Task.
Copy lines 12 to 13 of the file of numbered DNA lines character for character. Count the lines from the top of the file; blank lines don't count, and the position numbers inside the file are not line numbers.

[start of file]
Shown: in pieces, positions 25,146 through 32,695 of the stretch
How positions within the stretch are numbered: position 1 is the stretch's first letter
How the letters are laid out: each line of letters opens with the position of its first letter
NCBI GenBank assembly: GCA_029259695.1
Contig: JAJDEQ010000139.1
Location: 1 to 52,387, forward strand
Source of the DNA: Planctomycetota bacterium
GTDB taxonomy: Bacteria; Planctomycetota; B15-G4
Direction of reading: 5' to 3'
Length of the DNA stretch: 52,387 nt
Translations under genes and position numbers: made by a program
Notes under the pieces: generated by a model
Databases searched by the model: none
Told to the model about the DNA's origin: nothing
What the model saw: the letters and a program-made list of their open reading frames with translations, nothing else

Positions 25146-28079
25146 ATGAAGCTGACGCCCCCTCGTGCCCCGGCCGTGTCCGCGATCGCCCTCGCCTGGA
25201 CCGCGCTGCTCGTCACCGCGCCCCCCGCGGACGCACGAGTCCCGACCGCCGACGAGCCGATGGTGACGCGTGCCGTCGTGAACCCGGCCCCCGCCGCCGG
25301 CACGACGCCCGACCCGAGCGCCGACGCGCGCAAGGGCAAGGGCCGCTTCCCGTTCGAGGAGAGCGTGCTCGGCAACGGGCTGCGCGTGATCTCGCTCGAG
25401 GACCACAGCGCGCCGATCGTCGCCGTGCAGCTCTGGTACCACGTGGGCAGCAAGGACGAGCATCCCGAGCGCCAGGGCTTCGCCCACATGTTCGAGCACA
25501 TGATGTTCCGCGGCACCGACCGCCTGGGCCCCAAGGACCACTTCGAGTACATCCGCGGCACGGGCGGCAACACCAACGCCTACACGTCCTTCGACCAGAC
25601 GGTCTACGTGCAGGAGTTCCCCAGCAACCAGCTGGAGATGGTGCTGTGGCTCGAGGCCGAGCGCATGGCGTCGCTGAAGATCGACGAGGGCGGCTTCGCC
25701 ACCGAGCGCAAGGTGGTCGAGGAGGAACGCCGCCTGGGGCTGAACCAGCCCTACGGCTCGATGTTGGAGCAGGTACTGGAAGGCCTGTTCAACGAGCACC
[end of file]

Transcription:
Notes under the pieces: generated by a model
Databases searched by the model: none